If you took out Sallie Mae student loans to pay for college, you might want to refinance to get better terms than what you have right now. Refinancing can help you save money by lowering your interest rate, monthly payments or both.
Sallie Mae is a consumer banking company that offers savings accounts, credit cards and private student loans. If you’ve exhausted all your federal aid options, including scholarships, grants and federal student loans, you can take out private student loans with a lender like Sallie Mae to fill in any funding gaps.
Sallie Mae no longer offers refinancing on student loans, but you can refinance Sallie Mae loans with other lenders.
Should I Refinance My Sallie Mae Loans?
Refinancing can be a smart option for a lot of student loan borrowers—but it doesn’t mean it’s the right choice for everyone. You should consider refinancing your Sallie Mae loans if you:
■ Can get a lower interest rate. With excellent credit, you might qualify for the lowest interest rate available with some lenders. But if it doesn’t lower your current interest rate, you might want to wait. Otherwise, you could refinance at a higher rate, which makes your loan more expensive.
■ Want to combine all your loans into one. You might have a few loans with different lenders, which makes it hard to stay on top of your debt. Refinancing will pay off all of your existing loans and combine your debt into just one loan—with one payment to make. This makes it easier to make payments and track your payoff progress.
■ Aren’t eligible for forgiveness. If you have federal student loans that are on track for forgiveness through Public Service Loan Forgiveness (PSLF) or you’re on an income-driven repayment (IDR) plan, you will lose those benefits if you refinance. Refinancing will make all your loans private, and forgiveness is only available with federal loans.
■ Are comfortable losing federal protections and benefits. Along with losing the opportunity to qualify for forgiveness, you’ll miss out on flexible forbearance as well. In 2020, the government paused federal student loan payments and set interest rates to 0%. Payments still haven’t started back up, more than two years later. But if you refinance now, your new private student loan won’t be considered for the Covid-related forbearance.
■ Can lower your monthly payment. If you’re struggling to make payments on your current student loans, refinancing can be a good way to lower monthly payments. But keep in mind that refinancing means you’ll lose the opportunity to enroll in IDR plans if you’re considering that route.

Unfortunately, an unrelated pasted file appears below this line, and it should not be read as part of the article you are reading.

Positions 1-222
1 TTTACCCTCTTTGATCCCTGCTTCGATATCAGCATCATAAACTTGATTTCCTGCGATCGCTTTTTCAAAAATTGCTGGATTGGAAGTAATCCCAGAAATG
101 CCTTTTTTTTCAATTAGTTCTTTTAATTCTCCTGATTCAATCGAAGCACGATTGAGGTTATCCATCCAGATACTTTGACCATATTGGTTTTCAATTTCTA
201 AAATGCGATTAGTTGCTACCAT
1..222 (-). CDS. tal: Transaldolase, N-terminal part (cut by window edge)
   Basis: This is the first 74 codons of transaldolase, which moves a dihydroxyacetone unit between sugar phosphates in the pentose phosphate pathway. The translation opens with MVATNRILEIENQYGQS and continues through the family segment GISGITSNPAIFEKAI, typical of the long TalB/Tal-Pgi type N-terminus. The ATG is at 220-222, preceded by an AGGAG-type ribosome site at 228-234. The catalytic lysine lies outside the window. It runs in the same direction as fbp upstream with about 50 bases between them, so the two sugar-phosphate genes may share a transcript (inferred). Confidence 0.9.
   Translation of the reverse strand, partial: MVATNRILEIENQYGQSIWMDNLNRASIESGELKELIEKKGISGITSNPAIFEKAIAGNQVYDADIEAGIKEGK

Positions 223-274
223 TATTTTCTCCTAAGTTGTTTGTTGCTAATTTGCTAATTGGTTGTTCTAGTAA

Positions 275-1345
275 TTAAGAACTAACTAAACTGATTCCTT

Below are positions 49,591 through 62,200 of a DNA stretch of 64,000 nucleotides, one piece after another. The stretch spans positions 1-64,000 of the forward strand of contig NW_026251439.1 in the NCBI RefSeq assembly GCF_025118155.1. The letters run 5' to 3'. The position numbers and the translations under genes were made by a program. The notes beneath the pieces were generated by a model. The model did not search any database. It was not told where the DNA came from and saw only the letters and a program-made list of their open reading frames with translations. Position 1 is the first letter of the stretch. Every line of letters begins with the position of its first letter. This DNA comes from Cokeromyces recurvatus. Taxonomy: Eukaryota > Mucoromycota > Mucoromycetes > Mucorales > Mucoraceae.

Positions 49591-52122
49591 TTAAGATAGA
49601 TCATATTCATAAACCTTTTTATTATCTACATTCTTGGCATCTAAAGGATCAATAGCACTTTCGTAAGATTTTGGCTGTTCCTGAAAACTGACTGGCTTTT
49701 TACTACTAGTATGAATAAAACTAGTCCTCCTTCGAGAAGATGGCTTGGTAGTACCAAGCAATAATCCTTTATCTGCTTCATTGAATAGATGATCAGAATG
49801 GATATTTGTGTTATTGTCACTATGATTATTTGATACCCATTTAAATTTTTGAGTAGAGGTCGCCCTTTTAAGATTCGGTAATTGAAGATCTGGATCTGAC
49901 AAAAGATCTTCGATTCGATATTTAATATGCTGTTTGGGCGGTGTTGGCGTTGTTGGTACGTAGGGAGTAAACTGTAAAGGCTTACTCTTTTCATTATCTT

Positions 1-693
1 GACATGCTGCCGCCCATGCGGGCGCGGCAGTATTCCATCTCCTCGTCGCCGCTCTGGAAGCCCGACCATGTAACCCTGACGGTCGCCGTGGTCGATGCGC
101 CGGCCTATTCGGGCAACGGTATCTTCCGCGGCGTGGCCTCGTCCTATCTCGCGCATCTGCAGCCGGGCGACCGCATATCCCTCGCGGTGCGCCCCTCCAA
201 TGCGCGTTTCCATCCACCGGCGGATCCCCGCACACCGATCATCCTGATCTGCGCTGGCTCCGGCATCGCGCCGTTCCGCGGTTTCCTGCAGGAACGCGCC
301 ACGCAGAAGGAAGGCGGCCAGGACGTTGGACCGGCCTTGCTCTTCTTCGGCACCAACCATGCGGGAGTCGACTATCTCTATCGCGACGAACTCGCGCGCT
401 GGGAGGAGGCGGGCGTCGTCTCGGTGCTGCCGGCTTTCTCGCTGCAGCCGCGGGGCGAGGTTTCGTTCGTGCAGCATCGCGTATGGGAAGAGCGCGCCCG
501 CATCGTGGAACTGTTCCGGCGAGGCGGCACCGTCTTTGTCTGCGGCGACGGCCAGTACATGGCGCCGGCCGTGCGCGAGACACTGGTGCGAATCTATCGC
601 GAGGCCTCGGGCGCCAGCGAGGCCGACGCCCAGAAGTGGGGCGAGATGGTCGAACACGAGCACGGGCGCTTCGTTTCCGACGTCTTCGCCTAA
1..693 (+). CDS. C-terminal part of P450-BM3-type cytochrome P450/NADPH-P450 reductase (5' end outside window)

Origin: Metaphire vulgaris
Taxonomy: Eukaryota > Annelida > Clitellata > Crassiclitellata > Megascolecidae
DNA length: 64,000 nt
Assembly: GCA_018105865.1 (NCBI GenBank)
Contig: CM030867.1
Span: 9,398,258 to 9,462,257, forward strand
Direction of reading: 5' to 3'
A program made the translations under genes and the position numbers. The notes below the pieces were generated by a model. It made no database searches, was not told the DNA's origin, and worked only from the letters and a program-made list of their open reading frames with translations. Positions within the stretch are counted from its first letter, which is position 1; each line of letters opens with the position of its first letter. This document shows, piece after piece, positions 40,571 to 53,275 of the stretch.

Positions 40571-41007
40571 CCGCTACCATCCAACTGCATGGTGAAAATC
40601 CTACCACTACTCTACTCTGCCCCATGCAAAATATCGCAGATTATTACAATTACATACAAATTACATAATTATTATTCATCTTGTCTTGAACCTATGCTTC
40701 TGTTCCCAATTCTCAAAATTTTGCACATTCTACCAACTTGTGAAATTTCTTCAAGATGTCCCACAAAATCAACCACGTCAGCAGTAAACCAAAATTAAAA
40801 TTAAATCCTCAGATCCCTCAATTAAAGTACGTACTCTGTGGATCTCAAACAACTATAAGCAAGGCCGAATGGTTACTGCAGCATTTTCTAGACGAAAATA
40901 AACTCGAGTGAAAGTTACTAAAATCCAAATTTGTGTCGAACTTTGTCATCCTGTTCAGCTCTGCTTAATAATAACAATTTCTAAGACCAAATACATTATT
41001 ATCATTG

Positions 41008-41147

■ Want to change lenders. If you haven’t had a good experience with Sallie Mae as your student loan lender, you can refinance your student loans to switch lenders. Then, you’ll make payments to your new lender instead of Sallie Mae.
How to Refinance Sallie Mae Student Loans
If you’re considering refinancing your Sallie Mae student loans, you’ll need to explore other lenders, since Sallie Mae doesn’t offer student loan refinancing. Here’s how to refinance your student loans.
1. Research and compare lenders
Since not every private lender offers refinancing, you’ll need to find ones that do and see which you qualify for. Every lender has different eligibility requirements, so review which lenders are best for you based on credit score and income requirements.
Also, look for lenders that offer hardship assistance or financial help in case you can’t make payments, fewer fees and interest rates lower than what you’re paying now.
2. Get prequalified
Once you’ve found some lenders you like, you can prequalify to see if you’re eligible. Prequalifications don’t cause a hard inquiry on your credit, but instead use a soft credit check. This is to see if you’re eligible for a refinanced loan based on your self-reported credit score and income. You can also view estimated interest rates that you may qualify for.
3. Complete an application
Once you find the best lender for your needs, you’ll complete a full application. Make sure you have the appropriate paperwork and documents prepared, like tax returns, pay stubs and identification.
4. Continue to make payments while you wait for the transfer
It can take a few days for your application to get approved and a few weeks to transfer your debt to the new lender.
You won’t start making payments on your refinanced loan until your new lender tells you to do so. Continue making payments on your Sallie Mae loans until you can confirm that the refinancing is complete. If you end up overpaying, you’ll get a refund for the overpaid amount.
Stay on top of your payments! If you fall behind on payments during the transfer, your credit score will drop. This can hurt your chances of borrowing in the future, whether it’s another loan or a credit card.